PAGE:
- The Washington Times - Thursday, July 27, 2000

In April, the D.C. Water and Sewer Authority raised rates 4.9 percent, and about that same time the city began enforcing a law that directs owners of utilities to pay a fee for accessing public space. The money, Mayor Williams and the D.C. Council said, would enable the city and the utilities to better coordinate and expedite desperately needed road repairs. It was a good plan, or so it seemed.

The problem is compliance would put the city in conflict with two laws and force another increase in water rates. One law directs the owners of utilities to pay a per-foot rental fee for utility lines on public space. But the water authority does not own water and sewer lines. The city does. The water authority is mandated only to operate and maintain them.

The initial fee was 14 cents per linear foot, and officials estimate that, since April, the water authority owes the city about $1 million. The council, however, raised the rates to 88 cents per linear foot. So the fiscal 2001 budget says the water authority will owe $6 million. Authority officials dispute that amount. They say their "contribution" to the road repair fund will be between $14 million and $19 million. Notwithstanding the precise dollar amount, authority officials say the only way they could possibly generate the money is by raising water rates again. The new increase in residential rates could be as low as 10 percent and as high as 13.5 percent. That is out of the question.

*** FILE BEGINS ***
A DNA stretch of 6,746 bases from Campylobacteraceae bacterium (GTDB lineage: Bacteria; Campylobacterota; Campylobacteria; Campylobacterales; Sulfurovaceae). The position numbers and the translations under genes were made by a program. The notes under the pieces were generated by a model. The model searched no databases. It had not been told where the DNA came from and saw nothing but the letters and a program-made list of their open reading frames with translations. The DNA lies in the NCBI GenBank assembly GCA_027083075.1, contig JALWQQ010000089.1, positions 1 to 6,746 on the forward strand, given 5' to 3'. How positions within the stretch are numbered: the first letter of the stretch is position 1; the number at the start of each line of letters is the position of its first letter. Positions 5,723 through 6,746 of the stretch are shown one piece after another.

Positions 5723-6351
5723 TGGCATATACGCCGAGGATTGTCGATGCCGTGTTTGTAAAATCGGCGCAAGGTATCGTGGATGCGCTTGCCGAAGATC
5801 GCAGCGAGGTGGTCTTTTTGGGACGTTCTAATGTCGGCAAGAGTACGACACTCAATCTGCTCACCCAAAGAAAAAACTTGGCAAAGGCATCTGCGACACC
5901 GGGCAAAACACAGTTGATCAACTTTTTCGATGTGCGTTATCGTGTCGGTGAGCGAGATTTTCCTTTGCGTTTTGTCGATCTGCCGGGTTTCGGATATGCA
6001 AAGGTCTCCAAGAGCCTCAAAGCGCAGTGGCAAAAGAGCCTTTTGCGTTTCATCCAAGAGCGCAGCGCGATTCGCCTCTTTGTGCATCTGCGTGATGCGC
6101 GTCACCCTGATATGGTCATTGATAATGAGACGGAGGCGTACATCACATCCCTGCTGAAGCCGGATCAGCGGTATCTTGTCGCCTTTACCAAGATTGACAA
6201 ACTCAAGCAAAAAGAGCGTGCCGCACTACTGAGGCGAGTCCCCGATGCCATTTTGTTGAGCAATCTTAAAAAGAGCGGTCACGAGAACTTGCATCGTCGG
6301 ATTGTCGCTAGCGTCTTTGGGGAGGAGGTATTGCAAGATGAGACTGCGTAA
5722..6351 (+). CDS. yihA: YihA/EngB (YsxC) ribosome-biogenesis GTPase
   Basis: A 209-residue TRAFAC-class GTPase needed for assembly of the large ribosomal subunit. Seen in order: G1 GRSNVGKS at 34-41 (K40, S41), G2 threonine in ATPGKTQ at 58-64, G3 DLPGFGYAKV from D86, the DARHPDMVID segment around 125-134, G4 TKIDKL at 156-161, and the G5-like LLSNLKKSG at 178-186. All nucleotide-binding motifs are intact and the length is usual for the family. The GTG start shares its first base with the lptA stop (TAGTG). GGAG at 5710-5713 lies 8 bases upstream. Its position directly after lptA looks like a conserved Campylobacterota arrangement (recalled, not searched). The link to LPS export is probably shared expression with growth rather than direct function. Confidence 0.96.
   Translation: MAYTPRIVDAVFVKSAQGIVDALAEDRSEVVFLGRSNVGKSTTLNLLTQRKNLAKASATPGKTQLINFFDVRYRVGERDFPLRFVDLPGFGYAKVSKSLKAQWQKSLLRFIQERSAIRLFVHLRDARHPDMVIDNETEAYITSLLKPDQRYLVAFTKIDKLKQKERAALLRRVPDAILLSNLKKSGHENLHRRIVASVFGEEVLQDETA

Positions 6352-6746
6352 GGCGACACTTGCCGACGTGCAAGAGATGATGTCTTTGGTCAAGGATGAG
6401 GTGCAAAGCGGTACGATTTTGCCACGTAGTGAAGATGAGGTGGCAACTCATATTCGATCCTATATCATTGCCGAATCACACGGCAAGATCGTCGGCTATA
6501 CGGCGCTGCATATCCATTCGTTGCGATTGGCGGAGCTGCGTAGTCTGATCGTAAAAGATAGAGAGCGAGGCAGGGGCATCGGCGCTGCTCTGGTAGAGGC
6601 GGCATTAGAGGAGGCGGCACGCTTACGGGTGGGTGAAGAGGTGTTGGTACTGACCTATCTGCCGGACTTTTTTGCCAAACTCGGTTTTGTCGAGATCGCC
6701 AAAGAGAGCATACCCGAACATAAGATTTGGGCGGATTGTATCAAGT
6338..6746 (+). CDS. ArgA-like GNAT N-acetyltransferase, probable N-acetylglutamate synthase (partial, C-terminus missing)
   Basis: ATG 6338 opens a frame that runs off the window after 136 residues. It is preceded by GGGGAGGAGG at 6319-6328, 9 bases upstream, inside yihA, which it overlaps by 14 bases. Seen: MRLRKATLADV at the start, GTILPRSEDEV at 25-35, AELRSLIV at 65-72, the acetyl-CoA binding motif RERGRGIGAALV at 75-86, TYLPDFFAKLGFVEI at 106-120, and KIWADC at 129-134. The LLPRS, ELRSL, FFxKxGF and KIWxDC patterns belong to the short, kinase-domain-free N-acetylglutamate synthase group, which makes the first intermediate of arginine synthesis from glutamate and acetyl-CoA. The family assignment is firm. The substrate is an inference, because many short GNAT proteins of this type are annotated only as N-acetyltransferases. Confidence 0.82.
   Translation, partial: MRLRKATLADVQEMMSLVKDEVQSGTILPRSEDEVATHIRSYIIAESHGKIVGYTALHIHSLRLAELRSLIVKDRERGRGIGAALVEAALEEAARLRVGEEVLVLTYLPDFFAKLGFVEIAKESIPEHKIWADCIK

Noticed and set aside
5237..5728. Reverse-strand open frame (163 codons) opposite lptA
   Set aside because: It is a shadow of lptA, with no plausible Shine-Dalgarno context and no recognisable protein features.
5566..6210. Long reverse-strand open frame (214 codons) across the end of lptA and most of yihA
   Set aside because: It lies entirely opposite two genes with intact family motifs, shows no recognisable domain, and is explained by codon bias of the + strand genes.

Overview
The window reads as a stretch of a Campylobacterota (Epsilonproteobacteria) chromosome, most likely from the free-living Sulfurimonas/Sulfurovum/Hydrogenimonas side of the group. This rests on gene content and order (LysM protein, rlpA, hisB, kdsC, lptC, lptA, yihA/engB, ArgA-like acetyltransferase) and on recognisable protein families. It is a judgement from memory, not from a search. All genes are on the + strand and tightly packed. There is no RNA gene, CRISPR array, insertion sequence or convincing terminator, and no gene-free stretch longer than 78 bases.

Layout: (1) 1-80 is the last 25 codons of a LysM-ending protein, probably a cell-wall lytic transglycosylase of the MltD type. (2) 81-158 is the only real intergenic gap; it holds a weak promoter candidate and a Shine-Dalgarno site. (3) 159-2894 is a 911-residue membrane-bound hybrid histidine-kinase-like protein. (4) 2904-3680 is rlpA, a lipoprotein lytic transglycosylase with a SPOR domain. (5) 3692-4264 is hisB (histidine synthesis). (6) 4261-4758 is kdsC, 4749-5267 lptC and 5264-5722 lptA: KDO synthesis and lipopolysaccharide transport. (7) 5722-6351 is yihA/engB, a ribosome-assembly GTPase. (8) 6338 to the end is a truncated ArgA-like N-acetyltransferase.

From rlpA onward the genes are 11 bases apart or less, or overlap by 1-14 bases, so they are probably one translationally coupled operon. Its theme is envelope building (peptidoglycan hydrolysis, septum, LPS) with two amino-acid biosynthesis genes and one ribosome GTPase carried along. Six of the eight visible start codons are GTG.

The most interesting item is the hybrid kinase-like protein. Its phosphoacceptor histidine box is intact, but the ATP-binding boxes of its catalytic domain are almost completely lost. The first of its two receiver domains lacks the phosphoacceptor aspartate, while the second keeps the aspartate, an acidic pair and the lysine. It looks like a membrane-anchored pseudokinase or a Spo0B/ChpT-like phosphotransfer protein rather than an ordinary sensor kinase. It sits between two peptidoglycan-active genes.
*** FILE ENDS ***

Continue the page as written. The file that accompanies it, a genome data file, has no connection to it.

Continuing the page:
Also problematic is the legislation that created the independent water authority, which, until 1996, was part of the Department of Public Works. That law prohibits the authority from using funds received from customers for anything other than water and sewer services. Road repairs do not fall within the parameters of that law, authority officials said.

The legislative and executive branches could easily remedy this obviously sticky situation. But do not count on them. Mr. Williams wants to appoint a chairman of the water authority who will raise rates as the mayor sees fit. Meanwhile, the council's public works chairman, Carol Schwartz, is still suffering political whiplash from her defeat by Mr. Williams in the 1998 mayoral race.

Reaching compromises has not been easy for the mayor and the council, many of whose members, including Mrs. Schwartz, are up for re-election this fall. But surely, on behalf of hard-pressed residents, they can make amends and find a way to exempt the water authority from what otherwise is a reasonable law. To do otherwise would force residents and businesses to see the public-space access "fee" for what it really is another tax.

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